This book contributes to the construction of an integrated analysis of Brazilian
foreign policy by focusing on the country's insertion into both the
regional and global system over the roughly twenty-five years through to the end
of Dilma's first term as president in 2014. An attempt is made to order the
discussion through exploration of a series of themes, which are further broken
down into key component parts. The first section presents the context, with
chapters on institutional structures and the tactical behaviours exhibited by
the country's diplomacy, which will be used to guide the analysis in
subsequent chapters. The second focuses on issues, taking in trade policies, the
rise of Brazilian foreign direct investment, security policy and
multilateralism. Key relationships are covered in the final section,
encompassing Latin America, the Global South, the US and China. A central
contradiction is the clear sense that Brazilian foreign policy makers want to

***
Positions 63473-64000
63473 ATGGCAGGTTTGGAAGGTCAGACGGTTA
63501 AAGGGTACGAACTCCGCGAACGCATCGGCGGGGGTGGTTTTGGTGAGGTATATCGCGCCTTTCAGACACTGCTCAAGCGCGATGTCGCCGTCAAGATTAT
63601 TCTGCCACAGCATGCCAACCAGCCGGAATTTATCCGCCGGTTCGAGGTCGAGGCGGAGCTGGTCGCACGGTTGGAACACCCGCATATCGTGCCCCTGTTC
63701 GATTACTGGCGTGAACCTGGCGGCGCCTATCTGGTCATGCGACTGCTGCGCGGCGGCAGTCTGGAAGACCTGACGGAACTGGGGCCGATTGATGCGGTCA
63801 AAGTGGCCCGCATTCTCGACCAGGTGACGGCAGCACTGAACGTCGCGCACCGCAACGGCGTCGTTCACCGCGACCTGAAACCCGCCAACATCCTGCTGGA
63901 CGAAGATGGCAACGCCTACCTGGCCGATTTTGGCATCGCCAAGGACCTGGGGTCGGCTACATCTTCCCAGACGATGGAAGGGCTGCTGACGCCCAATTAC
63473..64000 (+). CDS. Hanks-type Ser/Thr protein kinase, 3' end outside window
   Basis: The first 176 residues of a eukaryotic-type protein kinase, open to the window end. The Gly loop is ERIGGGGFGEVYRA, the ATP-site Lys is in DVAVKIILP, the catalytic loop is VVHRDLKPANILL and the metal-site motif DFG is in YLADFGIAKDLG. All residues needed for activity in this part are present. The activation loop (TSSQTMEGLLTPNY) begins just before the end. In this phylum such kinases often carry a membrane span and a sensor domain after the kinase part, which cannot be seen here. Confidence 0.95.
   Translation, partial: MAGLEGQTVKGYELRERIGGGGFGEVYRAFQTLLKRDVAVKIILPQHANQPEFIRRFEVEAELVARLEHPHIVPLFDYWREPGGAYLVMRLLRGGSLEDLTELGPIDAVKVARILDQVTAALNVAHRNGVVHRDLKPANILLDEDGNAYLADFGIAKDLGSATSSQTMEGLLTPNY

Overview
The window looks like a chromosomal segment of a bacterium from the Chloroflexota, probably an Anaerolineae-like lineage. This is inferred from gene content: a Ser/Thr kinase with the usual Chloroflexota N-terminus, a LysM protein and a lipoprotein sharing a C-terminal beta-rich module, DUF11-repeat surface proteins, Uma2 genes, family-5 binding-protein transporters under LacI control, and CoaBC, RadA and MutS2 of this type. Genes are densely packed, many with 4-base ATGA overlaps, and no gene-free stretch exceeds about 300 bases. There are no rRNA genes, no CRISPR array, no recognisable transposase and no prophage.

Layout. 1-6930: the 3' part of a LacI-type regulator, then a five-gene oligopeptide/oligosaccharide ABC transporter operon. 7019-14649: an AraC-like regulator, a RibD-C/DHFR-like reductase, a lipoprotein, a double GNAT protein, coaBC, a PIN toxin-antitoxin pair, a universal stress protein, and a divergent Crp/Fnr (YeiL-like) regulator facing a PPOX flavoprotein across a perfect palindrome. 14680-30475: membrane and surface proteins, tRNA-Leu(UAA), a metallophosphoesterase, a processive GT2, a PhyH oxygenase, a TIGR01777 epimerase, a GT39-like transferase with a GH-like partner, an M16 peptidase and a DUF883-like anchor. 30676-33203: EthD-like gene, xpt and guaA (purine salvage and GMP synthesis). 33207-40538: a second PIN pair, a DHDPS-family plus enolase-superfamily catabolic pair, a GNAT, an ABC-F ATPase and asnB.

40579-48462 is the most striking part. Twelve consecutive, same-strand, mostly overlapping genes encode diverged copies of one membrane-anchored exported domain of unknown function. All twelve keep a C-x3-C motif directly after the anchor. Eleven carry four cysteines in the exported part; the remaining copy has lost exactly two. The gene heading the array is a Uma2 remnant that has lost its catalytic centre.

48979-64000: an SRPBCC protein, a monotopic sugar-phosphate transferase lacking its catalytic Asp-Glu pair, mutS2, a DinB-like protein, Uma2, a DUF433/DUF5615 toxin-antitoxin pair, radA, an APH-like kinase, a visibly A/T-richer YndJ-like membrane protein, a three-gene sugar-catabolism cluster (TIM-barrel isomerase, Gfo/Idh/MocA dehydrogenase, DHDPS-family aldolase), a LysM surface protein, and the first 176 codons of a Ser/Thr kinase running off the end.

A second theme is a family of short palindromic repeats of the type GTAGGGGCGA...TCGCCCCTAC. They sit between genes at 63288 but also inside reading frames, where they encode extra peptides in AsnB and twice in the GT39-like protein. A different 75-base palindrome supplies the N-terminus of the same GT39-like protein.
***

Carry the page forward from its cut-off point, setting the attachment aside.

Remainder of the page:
position their country as leader, but are almost pathologically averse to
explicitly stating this role or accepting the implicit responsibilities. The
recurrent theme is the rising confusion about what Brazil's international
identity is, what it should be, and what this means Brazil can and should do. A
repeated point made is that foreign policy is an important and often overloooked
aspect of domestic policies. The Dilma presidency does hold an important place
in the analytical narrative of this book, particularly with respect to the
chapters on trade, Brazil Inc., security policy and bilateral relations with the
US and China.
Dilmapresidencies, culminating in the sense of institutional crisis surrounding Itamaraty at the end of Dilma’s first term. Attention will also be given to how Itamaraty has worked to manage this debate and incorporate these disparate voices in the foreign policy process in a manner that still leaves final decision making power within the Palace walls. The chapter will conclude by setting out the emerging politics of foreign policy making in Brazil.
The lack of political interest in foreign policy finds its roots in the technocratic norms Rio